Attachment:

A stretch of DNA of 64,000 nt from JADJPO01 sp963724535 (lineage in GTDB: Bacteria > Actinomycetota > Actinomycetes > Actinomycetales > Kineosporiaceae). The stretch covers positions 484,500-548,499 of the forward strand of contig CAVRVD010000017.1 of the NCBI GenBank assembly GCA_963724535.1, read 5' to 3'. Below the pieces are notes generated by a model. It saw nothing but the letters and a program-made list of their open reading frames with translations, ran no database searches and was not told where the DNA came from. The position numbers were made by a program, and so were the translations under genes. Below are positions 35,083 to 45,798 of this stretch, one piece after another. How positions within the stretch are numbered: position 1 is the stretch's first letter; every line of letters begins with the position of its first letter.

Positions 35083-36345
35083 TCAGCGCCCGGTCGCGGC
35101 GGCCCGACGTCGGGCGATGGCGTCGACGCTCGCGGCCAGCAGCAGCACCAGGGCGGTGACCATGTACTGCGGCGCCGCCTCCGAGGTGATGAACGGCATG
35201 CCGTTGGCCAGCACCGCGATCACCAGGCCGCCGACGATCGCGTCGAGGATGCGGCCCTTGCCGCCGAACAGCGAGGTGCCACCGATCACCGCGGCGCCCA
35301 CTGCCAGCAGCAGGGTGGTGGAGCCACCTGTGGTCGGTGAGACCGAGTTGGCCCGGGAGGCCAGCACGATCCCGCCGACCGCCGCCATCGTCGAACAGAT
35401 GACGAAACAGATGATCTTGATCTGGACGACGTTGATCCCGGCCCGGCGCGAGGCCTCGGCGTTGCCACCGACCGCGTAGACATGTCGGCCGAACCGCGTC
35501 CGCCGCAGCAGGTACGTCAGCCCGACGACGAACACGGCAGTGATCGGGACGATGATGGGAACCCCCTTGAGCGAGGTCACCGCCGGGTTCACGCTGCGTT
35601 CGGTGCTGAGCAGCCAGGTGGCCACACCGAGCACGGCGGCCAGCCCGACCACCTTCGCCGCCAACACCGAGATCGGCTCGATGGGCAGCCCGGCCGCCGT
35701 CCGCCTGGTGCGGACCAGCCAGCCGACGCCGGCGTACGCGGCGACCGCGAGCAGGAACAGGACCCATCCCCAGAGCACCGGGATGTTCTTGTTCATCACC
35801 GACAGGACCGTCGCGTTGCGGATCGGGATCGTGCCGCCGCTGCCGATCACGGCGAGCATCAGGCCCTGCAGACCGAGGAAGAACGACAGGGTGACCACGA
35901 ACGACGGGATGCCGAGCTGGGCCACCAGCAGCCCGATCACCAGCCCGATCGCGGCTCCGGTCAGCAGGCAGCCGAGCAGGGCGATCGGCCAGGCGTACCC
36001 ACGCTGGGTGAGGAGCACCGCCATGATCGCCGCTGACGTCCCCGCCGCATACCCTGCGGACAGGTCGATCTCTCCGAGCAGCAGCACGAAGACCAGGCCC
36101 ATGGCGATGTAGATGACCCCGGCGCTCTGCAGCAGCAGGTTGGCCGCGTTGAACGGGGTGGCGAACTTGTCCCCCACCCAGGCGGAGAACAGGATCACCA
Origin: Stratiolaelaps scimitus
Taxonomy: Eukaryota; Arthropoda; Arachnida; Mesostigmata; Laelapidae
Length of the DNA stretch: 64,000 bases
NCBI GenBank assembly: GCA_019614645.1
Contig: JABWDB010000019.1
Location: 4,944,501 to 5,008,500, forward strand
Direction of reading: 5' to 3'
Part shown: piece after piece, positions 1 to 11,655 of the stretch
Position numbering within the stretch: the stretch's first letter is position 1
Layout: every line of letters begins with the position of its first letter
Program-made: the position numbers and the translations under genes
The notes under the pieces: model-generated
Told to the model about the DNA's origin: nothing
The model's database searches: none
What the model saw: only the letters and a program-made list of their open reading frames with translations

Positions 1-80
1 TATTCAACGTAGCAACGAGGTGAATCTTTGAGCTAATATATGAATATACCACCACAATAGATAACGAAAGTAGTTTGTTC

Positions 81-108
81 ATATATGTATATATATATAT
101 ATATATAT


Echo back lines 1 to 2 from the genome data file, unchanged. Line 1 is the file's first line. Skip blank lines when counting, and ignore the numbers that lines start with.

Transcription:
A stretch of DNA of 64,000 nt from JADJPO01 sp963724535 (lineage in GTDB: Bacteria > Actinomycetota > Actinomycetes > Actinomycetales > Kineosporiaceae). The stretch covers positions 484,500-548,499 of the forward strand of contig CAVRVD010000017.1 of the NCBI GenBank assembly GCA_963724535.1, read 5' to 3'. Below the pieces are notes generated by a model. It saw nothing but the letters and a program-made list of their open reading frames with translations, ran no database searches and was not told where the DNA came from. The position numbers were made by a program, and so were the translations under genes. Below are positions 35,083 to 45,798 of this stretch, one piece after another. How positions within the stretch are numbered: position 1 is the stretch's first letter; every line of letters begins with the position of its first letter.

Positions 35083-36345